According to the ACSM, bodyweight training is one of the hottest trends in the fitness industry.
Body Weight Training: Body weight training uses minimal equipment, making it more affordable.
Not limited to just push-ups and pull-ups, this trend allows people to get “back to the basics” with fitness. Everything from getting up in the morning, walking a flight of stairs, crawling like a lizard and sprinting in sports, fals into this category.
I’ve been performing bodyweight exercises for every level of function, from fitness enthusiast to professional athlete alike, for as long as I have been a trainer. I believe that controlling one’s own body through three dimensional, ninja like suppleness, is the secret to longevity, quality of life, movement efficiency, mobility and most athletic performance.
So, what constitutes a bodyweight exercise? Like any trend to enter the fitness industry, bodyweight training has its roots in uncomplicated movement based training, but has evolved into a wide scope with the greatest attention being paid towards high functioning activities. Therefore, for many reading this, bodyweight training probably conjures up visuals of gymnastics, TRX / suspension training, lunging, squatting, pushing and pulling bodies around playground implements, Power Yoga, and / or primal movement patterns such as walking like a monkey and crawling like a lizard. Here’s a link representing the latest trend (i.e. primal movement) in bodyweight training https://www.youtube.com/watch?v=W0Wr7HsylE0 . I believe 100% in movement based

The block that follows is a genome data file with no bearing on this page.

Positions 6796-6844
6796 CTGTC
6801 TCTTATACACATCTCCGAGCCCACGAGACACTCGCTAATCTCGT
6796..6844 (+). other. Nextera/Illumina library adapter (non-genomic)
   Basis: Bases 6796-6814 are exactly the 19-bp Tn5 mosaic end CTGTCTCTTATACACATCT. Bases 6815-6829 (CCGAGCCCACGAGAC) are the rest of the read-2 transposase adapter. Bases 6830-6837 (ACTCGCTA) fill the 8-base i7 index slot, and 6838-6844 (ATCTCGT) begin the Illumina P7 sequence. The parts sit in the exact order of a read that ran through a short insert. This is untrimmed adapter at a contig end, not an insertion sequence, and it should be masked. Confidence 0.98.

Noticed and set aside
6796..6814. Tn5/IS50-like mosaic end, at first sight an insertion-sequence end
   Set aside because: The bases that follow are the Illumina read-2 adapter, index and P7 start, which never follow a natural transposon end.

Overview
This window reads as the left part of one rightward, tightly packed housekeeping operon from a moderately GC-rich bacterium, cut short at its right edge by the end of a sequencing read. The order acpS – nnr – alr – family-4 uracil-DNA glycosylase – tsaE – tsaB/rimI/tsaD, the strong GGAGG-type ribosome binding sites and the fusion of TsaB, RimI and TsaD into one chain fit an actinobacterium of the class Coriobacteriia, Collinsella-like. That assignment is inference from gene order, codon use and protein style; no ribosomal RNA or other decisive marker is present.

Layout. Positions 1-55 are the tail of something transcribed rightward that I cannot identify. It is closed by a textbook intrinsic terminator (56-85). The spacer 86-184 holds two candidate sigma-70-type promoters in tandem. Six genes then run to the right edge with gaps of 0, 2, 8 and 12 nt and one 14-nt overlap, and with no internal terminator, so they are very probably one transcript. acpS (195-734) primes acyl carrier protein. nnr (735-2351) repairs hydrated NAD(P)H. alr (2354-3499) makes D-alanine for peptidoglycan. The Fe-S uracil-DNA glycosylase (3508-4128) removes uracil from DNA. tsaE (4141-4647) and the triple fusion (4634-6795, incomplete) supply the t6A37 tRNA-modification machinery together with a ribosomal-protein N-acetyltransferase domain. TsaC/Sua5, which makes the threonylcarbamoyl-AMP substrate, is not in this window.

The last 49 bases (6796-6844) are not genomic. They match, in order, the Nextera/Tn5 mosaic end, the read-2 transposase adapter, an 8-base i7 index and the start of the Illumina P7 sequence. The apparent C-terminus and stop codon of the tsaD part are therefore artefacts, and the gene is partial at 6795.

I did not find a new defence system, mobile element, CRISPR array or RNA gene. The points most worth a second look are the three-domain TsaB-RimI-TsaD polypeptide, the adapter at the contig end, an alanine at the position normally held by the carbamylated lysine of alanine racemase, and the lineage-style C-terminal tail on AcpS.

training, but I can assure you, most people who attempt any of the movements on the previous video will either a) fail and / or b) are likely to get injured doing so. The reasons and rationale are too long for this article, but in simplistic terms:
- Nearly all of us suffer from the sitting disease
- Nearly all of us lack muscle reactivity & springiness, particularly adults and inactive youth
- We all possess specific movement deficiencies that must be assessed and corrected
- The muscles, fascia, joint and joint articular motions must be prepared for success via progressive overload.